Last season I got in the habit of forcing myself out of the office at night to ride my bike. The previous few years I was working furiously to establish myself in this strange, twisted city and barely ate or slept. It was starting to take a toll on my health so I decided that I would have to forcefully drag myself out for some fresh air that would hopefully set off a chain reaction that would lead to, roughly in order: more hunger, more eating, more sleeping, more relaxation, and less stress. Oh, and maybe a return of the goatee that had gone missing for the last decade of “serious” and “professional” work.

While the full goatee didn’t make it (the “soul patch” did) the plan worked like a charm and I quickly became reacquainted with an old favorite pastime.

Back in the midwest mountain biking was my thing. I had a $2400 Breezer that I raced every Thursday and used for long meandering explorations of the woods.

Here in the land of concrete road bikes are the *only* choice. My road bike had been raced for a few seasons – the only problem was: it’s most recent race was two decades prior. For a 1989 bike it was in very good shape and I had upgraded nearly every part but the frame and that classic nothing-says-1980s-like-color-coordinated-gruppos Sante drivetrain.

As I was narrowing down my search for a new bike it occurred to me that I would probably also need to invest in some new cycling gear. The summer before I had purchased my very first cycling jersey which on it’s first day was dubbed “magic”. I remember it well, it was in the mid 90s and humid and I remember the first thing I felt was: (1) not entirely wet and soggy and (2) AIR!, wonderful air passing through the shirt and evaporating my sweat! While I was familiar with how this wicking material worked in theory, experiencing it was an entirely different thing. It was a revelation. This would change everything.

The replacement would not just have to be more expensive (read: higher performance), it would have to be the perfect statement. Bright is okay for visibility but neon is out. Also the idea of paying to become a billboard for a company is ridiculous to me and one of the greatest mind engineering tricks advertisers have come up with in the history of advertising. Having a jersey with stupid sayings like “I like beer” would not fit my personality. Lastly, the plain colors of the past (my jersey was a neutral gray with two subtle vertical racing stripes down the front and back) may be a bit too…dull.

So one would think that this would leave a person with pretty much nothing, and it did. I considered making my own jersey and made some mockups, then found the Classic Brooklyn Jersey, pictured here.

My girlfriend and I have had a friendly “Brooklyn vs. Manhattan” war raging for years now with me obviously on the Brooklyn side. Without going into detail here, the “represent” value of this jersey was immediately apparent, as was the high tech fabric.

I’ve never considered myself a loud, truck-driving, flag-waving, beer drinking American so the idea of essentially turning myself into a 6′ flag for our country gave me pause. Complicating things was the administration (of our country) who, at the time, were trying very hard at the time to yank this very flag over onto their conservative side of the fence. They were busy passing things like the “Patriot Act” which essentially eroded the civil rights of our citizens and gave the government the right to detain anyone for any reason. Our fine leaders were also working on expanding their ability to spy on their own people, and continue to suck more and more money from their pockets into overseas wars of retaliation that warped into unilateral pre-emptive wars against anyone who looked funny.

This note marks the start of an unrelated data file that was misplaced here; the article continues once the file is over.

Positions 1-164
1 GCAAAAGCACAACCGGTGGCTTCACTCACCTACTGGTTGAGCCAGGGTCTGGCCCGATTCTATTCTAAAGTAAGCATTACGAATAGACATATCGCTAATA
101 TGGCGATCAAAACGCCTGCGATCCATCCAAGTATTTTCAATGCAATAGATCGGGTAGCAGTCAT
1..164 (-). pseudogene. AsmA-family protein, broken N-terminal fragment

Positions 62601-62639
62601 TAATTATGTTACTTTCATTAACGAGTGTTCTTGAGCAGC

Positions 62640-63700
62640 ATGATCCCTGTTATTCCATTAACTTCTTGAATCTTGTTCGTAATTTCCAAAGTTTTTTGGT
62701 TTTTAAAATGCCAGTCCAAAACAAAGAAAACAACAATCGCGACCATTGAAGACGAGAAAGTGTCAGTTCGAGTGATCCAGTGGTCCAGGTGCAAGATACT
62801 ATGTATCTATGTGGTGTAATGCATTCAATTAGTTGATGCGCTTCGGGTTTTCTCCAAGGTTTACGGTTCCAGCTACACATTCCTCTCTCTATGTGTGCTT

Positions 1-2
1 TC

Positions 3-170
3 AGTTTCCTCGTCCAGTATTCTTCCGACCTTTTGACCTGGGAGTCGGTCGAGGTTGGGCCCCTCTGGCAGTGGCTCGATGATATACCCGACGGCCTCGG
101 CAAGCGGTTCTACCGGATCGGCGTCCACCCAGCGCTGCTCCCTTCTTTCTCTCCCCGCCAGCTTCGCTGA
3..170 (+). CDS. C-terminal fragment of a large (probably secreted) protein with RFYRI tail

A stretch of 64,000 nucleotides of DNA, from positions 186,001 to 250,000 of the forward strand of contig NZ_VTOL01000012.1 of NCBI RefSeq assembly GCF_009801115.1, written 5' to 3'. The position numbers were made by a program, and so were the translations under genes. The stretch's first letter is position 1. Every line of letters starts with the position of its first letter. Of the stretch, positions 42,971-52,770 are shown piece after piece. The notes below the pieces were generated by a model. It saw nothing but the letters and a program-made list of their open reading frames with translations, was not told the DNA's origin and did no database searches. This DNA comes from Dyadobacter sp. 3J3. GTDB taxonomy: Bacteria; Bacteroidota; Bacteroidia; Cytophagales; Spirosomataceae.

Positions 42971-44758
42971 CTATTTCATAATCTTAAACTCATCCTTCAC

The general mood they were trying to create was: either you love our country and are with us 100% or you are unpatriotic and should be ashamed (and put in jail if we can get that bill passed quickly).

I dreaded the idea that wearing this flag would suggest that I was a war monger who opposed civilian privacy, gay marriage, and individual thought and expression.

After letting this marinate for a few weeks, and after talking to a few of my political allies we came to the conclusion that this was NOT the administration’s flag. They did not swoop into office and change our existing democratic flag to this one. No. This was still America, and even though it is going through a difficult time which I can not understand or explain, it still is a great country and I have high hopes that it can recover. This is my flag and my country as well. I love it, and I love freedom.

It was time to take our country’s flag back.

August 11 update: Though the internet seems to be a pretty thorough source of information about life in industrial countries since the 1990s, once you start to go back a few decades the info becomes quite spotty and irregular. Mainly, it seems, items of historic importance or “retro” items making a comeback are the things that get the blog posts, written articles, and purchasable merchandise. Though I don’t have a lot of sources to cross reference this, it appears that the Brooklyn cycling jersey doesn’t really have much to do with Brooklyn, NY. Competitive Cycling states:

“Most people think this jersey commemorates New York City’s most under-rated borough. In fact, Brooklyn is actually a Dutch chewing gum manufacturer, and they sponsored a high-profile road racing team in the 70’s. Roger de Vlaminck won Paris-Roubaix something like 4 times wearing this jersey.”

Of course this modern jersey does actually have an icon of the Brooklyn Bridge on it so it’s easy to see how one might not know it’s real history.

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